We’ll hit the streets over Ghana Partnership Schools implementation – Teacher unions

 

Teacher unions in the country have threatened strike actions if the Ministry of Education (MoE) goes ahead to privatise public schools in September this year.

According to them, the planned implementation of the Ghana Partnerships Schools (GPS) project was not the appropriate response to the challenges currently bedevilling the public schools system.

This was contained in a statement signed and issued yesterday in Accra by the General Secretary of the Ghana National Association of Teachers (GNAT), David Ofori Acheampong; President of the National Association of Graduate Teachers (NAGRAT), Eric Angel Carbonu; National Chairman of the Teachers and Educational Workers Union (TEWU), Peter K. Lumor and King Ali Wudu, President of Coalition of Concerned Teachers (CCT)-Ghana.

It said the greatest threat to quality education delivery in the country was the inadequate funds and delays in the release of same to public schools and argued that government was deliberately starving public schools of the needed resources to use it as an opportunity to carry out the GPS project.

“For instance, as of today the capitation grant for first and second terms of the 2018/2019 academic year is in arrears. Why should the heads of schools be blamed in instances such as this instead of the employer’s negligence and dereliction of duty to provide the resources on time? We believe that government is deliberately holding onto the funds to use it as an opportunity to carry out the GPS project,” the statement added.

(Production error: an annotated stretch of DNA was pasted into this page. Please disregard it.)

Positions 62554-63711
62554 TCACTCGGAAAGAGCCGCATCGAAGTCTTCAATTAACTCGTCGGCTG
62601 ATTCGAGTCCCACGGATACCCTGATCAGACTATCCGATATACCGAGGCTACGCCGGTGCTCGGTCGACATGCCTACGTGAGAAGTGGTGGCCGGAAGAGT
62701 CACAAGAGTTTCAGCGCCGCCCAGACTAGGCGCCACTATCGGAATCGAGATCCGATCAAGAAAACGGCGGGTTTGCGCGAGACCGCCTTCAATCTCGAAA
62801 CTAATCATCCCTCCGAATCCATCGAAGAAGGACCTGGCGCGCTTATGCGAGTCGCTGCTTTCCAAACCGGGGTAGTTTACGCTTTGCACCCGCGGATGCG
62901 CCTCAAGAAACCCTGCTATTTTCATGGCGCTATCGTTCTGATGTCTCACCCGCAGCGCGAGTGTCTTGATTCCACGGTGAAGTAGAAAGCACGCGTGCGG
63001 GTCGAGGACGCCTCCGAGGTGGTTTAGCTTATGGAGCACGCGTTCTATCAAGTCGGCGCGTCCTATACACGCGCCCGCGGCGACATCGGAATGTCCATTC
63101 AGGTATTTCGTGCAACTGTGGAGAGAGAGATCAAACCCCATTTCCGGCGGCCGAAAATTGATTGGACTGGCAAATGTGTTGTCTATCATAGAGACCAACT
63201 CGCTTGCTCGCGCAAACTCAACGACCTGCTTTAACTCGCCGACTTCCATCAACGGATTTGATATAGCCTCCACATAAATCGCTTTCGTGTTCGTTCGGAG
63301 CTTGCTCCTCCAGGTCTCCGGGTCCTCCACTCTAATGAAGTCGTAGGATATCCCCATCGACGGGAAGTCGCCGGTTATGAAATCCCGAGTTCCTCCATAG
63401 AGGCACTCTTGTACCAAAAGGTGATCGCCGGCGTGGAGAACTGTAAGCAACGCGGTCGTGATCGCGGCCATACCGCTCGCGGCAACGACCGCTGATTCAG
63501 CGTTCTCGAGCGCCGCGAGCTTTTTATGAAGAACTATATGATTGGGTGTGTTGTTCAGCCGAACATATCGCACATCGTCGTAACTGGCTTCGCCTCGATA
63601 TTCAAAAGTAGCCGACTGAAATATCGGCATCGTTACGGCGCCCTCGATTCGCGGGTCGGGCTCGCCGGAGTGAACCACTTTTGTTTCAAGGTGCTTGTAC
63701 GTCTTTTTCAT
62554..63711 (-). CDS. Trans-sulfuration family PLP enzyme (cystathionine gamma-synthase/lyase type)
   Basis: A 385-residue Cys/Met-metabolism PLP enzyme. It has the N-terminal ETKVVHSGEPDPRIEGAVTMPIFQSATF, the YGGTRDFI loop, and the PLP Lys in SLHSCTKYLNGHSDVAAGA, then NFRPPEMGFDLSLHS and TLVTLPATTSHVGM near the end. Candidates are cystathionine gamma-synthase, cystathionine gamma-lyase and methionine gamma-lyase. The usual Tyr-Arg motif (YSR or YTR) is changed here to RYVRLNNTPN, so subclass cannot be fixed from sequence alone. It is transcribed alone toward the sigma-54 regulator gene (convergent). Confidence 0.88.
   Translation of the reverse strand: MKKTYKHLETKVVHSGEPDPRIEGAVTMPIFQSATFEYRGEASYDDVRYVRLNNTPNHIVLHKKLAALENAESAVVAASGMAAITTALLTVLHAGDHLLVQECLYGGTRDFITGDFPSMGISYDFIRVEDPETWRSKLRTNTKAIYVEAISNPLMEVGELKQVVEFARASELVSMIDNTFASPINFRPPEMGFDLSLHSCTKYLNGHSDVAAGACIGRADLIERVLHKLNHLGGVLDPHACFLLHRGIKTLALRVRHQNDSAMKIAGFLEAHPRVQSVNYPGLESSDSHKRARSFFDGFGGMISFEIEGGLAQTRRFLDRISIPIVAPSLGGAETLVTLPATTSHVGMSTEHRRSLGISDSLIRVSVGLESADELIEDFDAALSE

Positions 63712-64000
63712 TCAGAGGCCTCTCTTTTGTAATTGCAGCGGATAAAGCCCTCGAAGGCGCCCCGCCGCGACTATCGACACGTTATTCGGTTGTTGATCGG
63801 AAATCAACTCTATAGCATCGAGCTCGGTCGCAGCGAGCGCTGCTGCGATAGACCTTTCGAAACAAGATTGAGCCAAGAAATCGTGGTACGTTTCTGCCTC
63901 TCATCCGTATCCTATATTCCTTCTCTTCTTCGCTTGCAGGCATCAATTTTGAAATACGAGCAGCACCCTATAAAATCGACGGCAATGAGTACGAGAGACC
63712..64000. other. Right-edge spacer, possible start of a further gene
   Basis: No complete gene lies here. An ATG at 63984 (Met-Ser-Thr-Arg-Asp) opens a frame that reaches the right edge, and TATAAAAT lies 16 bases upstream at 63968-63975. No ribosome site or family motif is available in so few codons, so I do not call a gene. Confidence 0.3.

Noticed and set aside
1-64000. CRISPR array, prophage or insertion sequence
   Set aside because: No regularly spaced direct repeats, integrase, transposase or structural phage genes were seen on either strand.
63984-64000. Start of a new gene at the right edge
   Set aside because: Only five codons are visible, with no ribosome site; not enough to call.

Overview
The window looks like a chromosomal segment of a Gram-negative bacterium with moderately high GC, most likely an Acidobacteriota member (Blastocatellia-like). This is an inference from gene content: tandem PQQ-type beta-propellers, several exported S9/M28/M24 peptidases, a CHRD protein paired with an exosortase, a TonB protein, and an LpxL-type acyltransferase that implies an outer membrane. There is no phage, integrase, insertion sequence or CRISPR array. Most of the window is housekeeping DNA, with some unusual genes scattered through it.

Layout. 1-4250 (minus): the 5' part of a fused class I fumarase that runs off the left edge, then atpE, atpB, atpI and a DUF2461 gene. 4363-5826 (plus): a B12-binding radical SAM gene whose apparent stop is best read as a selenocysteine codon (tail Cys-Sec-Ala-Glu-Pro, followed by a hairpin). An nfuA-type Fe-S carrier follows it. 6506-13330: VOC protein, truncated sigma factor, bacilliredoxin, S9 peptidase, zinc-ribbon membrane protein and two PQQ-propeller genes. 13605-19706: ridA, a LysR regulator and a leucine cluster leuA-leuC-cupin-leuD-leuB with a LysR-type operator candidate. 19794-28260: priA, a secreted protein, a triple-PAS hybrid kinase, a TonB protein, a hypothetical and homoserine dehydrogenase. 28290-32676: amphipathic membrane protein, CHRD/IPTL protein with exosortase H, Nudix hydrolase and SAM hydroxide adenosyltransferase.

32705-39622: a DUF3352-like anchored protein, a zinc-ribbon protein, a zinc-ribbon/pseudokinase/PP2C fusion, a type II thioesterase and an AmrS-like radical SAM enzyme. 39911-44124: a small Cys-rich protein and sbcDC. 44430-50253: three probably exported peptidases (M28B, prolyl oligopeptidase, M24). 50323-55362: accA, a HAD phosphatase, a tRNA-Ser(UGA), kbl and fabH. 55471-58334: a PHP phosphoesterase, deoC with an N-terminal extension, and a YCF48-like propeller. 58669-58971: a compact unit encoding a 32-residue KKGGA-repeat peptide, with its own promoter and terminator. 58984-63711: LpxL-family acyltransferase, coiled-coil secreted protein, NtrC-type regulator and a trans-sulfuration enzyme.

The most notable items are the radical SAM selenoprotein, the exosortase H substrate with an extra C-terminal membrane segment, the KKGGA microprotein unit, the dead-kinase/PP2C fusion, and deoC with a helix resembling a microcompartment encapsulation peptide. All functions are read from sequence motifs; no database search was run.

Rather than using secured funds for the implementation of the Ghana Accountability for Learning Outcomes Project (GALOP), the statement urged the government to use the money to support basic schools where head teachers rely on borrowing to keep schools running.

It said the public schools would be well-placed if the MoE commit loans and grants towards enhancing the capacity and leadership skills of the heads or would-be heads of basic schools rather than resorting to source funding to support private operators.

The statement followed calls by the Ghana National Education Campaign Coalition (GNECC) on government to halt the planned roll-out of the GPS project arguing that the project would add to the commercialisation of education in the country.    

Consequently, the MoE justified the privatisation plan by insisting that the public no longer trust government-run schools.

By Times Reporter